One of the places we went to we had just randomly passed. Dani, who works with all of the organizations in the township didn't know this preschool, but we went in anyway. As I explained to the woman there what I was doing she started to cry.

"It's as if you knew," she said.

"Knew what?" we asked.

"That this is all we have left," she replied. She walked through the crowd of 25 or so toddlers to grab a tupperware container. She handed it to me. Inside were 3 broken crayons. I was so grateful for the support I got at home that enabled me to provide for this school. It was wonderful. "Can we take a picture?" she eagerly asked. And we did.

Once the distribution was taken care of I had to focus on getting ready for Festival. I mounted all of the printed 8"x10" photographs on 5 squares of cut foam board. It was so tedious. I had to cut them all with scissors because I couldn't find an X-acto knife here. It was awful. After they were all cut I had to spray mount them all on. In total I did almost 50 pictures on my own. Then I solicited Tracie's help (the American from VA that lives in my res). She read me the women's stories and I typed them to be printed for the exhibit. It was great hearing their stories. The women opened up so much.

After that was completed I actually had to study. Since I only had one exam this wasn't too bad. I just had to do a little reading and preparation for art history.

Grace and I also got to visit the boys at Eluxolweni. I had extra cameras from my project so we took three up there and let the boys play with them. They took a lot of fun pictures.




(1.) Sine's self-portrait (2.) Simphiwe's self-portrait (3.)Siyavuya and me (at his request)

The week of June 9th I just studied and packed. Neither were fun. I took my art history exam on June 11th and it went well. On the 12th I picked up Dave from the PE airport and we began our coast to coast journey which I will post about ASAP.

Road Trippin': East London and Cintsa (May 24-31)

During SWOT week (campus exam study week) Grace, Sonya and I rented a car and drove from Grahamstown to East London and then to Cintsa. East London is a small city about two hours from Grahamstown and Cintsa is at the bottom of the Wild Coast, an area of untouched beaches on South Africa's east coast.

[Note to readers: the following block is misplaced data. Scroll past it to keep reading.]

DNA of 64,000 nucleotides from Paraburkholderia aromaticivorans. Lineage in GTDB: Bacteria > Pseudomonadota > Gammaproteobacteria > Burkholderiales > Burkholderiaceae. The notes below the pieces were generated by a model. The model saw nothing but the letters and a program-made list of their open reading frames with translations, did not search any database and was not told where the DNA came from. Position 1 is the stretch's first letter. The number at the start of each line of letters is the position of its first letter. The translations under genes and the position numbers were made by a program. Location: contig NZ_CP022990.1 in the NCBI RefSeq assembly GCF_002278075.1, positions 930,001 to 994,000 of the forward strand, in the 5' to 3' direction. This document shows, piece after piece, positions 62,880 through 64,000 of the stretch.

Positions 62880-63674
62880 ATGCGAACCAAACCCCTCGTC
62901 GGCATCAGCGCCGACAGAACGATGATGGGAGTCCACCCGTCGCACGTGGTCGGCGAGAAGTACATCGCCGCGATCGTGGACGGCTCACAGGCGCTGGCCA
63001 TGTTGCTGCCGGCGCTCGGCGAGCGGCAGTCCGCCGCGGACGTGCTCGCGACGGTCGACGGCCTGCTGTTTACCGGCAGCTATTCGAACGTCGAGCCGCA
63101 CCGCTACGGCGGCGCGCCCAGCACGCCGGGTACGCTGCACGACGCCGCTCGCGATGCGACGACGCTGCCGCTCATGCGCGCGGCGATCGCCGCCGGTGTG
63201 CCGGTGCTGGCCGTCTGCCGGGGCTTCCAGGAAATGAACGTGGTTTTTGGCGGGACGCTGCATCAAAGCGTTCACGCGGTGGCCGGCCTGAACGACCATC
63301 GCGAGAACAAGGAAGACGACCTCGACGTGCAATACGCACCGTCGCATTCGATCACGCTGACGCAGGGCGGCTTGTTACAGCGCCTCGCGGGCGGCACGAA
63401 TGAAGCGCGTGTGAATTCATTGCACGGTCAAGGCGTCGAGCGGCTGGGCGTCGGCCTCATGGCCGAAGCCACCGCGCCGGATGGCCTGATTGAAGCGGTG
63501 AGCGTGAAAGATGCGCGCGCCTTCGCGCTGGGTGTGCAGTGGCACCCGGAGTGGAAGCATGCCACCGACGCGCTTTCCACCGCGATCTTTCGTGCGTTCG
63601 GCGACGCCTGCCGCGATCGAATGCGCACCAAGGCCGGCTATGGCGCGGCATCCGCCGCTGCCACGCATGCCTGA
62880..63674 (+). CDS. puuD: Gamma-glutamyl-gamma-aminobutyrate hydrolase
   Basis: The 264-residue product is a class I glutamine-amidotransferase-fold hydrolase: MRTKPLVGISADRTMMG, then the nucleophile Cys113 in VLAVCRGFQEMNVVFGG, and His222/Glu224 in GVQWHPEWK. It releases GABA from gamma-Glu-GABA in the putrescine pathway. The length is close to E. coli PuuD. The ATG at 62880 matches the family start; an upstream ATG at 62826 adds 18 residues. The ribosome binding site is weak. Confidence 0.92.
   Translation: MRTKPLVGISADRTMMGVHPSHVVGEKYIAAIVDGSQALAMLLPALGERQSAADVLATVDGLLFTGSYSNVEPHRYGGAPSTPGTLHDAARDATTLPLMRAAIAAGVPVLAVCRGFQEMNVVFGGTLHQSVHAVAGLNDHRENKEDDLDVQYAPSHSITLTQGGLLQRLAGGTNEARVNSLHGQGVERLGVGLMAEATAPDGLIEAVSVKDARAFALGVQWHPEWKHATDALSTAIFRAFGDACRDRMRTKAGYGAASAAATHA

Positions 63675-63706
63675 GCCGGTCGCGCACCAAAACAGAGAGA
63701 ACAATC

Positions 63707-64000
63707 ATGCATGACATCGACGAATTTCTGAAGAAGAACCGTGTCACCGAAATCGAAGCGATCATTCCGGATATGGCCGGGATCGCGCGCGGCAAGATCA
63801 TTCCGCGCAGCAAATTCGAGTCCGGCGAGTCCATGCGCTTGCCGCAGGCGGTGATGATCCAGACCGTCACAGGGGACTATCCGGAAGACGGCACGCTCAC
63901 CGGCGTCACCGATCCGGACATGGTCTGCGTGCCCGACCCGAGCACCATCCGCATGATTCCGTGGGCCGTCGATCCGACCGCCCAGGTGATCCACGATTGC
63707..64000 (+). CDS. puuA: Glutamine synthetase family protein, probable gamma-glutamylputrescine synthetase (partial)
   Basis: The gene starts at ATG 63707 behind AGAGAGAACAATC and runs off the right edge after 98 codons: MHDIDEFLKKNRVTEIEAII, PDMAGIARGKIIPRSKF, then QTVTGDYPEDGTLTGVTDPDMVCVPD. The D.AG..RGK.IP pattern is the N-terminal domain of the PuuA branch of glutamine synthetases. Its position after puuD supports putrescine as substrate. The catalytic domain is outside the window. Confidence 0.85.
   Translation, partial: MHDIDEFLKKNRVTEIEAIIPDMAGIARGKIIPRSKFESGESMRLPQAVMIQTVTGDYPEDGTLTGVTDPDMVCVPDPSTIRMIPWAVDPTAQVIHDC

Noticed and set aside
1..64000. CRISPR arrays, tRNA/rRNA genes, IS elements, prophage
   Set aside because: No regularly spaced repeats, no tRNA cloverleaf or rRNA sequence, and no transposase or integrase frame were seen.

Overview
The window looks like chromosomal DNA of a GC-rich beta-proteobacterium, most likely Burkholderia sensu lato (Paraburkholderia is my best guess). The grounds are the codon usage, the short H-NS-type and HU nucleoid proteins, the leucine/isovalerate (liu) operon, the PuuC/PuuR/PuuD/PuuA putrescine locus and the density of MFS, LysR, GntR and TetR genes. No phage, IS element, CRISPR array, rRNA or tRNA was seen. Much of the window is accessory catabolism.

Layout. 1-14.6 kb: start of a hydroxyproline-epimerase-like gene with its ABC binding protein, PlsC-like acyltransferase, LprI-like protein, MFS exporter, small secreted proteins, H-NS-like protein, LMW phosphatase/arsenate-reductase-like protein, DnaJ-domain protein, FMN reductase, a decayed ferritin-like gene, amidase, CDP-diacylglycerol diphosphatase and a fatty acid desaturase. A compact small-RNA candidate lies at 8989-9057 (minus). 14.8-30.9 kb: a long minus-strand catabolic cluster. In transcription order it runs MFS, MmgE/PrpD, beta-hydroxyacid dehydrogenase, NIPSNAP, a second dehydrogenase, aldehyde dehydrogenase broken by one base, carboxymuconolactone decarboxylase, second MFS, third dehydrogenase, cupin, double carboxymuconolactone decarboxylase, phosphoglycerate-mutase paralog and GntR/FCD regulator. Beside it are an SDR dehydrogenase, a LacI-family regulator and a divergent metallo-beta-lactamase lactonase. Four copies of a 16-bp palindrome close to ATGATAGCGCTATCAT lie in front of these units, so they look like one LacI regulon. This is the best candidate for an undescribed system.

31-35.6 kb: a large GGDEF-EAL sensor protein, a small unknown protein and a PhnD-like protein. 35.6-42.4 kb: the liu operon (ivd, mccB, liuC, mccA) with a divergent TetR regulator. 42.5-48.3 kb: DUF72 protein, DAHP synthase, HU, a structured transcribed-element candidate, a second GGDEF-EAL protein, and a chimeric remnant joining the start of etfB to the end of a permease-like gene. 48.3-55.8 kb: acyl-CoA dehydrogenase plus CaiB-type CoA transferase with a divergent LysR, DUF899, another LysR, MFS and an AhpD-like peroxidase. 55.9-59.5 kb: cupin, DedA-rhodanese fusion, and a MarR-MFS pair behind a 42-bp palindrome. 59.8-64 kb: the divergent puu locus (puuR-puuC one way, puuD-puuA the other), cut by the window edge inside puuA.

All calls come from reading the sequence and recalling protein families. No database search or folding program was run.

At first it was crazy driving on the "wrong" side of the road. It was hard to get used to, especially when turning. The drive to East London was super long, but we had a lot of fun on the way. Grace made a roadtrip CD with great sing-along songs like "Summer Lovin'" and "American Pie". On the way we bought a pineapple from one of 50 women selling them on the side of the road. The fresh pineapples here are amazing!

Once we finally got to East London we got super lost searching for our hostel. Eventually we found it. We were given our own little cabin on the top of a hill. It was cute and perfect for us. We had dinner and headed for bed.

The next day we decided to go shopping. We laid on the beach for awhile then headed to the mall. East London was a lot like Port Elizabeth: a small city on the beach. It was really nice having the freedom of having a car. We walked around the mall for awhile and just had a little bit of a girl day. We decided to cook dinner that night at the hostel so we picked up some pasta and bread. We got back and made ourselves a feast! It was delicious. Afterwards we sat around watching TV and drinking wine. A foreign boy on crutches came into the common room and started talking to us. It turned out he was from Portugal. He had hitch-hiked from Portugal to Senegal, then flew from Senegal to Johannesburg. I couldn't believe it. He was telling us about his injury, as well. He was in Coffee Bay and jumped down 3 steps. He slipped and broke his leg in a few places. It was left untouched for almost a week and then when his insurance company finally got their act together he was airlifted from Coffee Bay to East London. His insurance company was paying for him to stay at the hostel and receive physical therapy in East London. It was a pretty crazy story. He was a really cool guy.